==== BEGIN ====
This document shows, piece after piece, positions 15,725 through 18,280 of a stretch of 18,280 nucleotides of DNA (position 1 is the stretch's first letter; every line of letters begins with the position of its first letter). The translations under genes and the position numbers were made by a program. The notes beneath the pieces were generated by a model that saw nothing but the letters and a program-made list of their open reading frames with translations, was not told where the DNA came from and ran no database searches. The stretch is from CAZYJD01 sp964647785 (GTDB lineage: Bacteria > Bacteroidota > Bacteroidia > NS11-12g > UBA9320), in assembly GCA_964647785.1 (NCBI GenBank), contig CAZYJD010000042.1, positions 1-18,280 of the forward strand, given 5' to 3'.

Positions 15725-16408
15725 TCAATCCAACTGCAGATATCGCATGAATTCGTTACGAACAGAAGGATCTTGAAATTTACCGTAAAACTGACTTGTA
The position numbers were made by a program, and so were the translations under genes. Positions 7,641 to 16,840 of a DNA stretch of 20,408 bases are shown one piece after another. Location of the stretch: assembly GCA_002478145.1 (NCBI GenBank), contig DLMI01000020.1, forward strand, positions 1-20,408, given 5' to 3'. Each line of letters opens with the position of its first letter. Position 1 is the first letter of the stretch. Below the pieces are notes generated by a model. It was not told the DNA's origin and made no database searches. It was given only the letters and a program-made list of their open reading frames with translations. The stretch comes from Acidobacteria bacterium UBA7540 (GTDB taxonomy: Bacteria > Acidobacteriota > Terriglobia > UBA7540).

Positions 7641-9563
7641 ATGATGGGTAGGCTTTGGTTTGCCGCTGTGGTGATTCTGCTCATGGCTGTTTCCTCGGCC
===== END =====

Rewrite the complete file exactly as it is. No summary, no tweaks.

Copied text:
This document shows, piece after piece, positions 15,725 through 18,280 of a stretch of 18,280 nucleotides of DNA (position 1 is the stretch's first letter; every line of letters begins with the position of its first letter). The translations under genes and the position numbers were made by a program. The notes beneath the pieces were generated by a model that saw nothing but the letters and a program-made list of their open reading frames with translations, was not told where the DNA came from and ran no database searches. The stretch is from CAZYJD01 sp964647785 (GTDB lineage: Bacteria > Bacteroidota > Bacteroidia > NS11-12g > UBA9320), in assembly GCA_964647785.1 (NCBI GenBank), contig CAZYJD010000042.1, positions 1-18,280 of the forward strand, given 5' to 3'.

Positions 15725-16408
15725 TCAATCCAACTGCAGATATCGCATGAATTCGTTACGAACAGAAGGATCTTGAAATTTACCGTAAAACTGACTTGTA
The position numbers were made by a program, and so were the translations under genes. Positions 7,641 to 16,840 of a DNA stretch of 20,408 bases are shown one piece after another. Location of the stretch: assembly GCA_002478145.1 (NCBI GenBank), contig DLMI01000020.1, forward strand, positions 1-20,408, given 5' to 3'. Each line of letters opens with the position of its first letter. Position 1 is the first letter of the stretch. Below the pieces are notes generated by a model. It was not told the DNA's origin and made no database searches. It was given only the letters and a program-made list of their open reading frames with translations. The stretch comes from Acidobacteria bacterium UBA7540 (GTDB taxonomy: Bacteria > Acidobacteriota > Terriglobia > UBA7540).

Positions 7641-9563
7641 ATGATGGGTAGGCTTTGGTTTGCCGCTGTGGTGATTCTGCTCATGGCTGTTTCCTCGGCC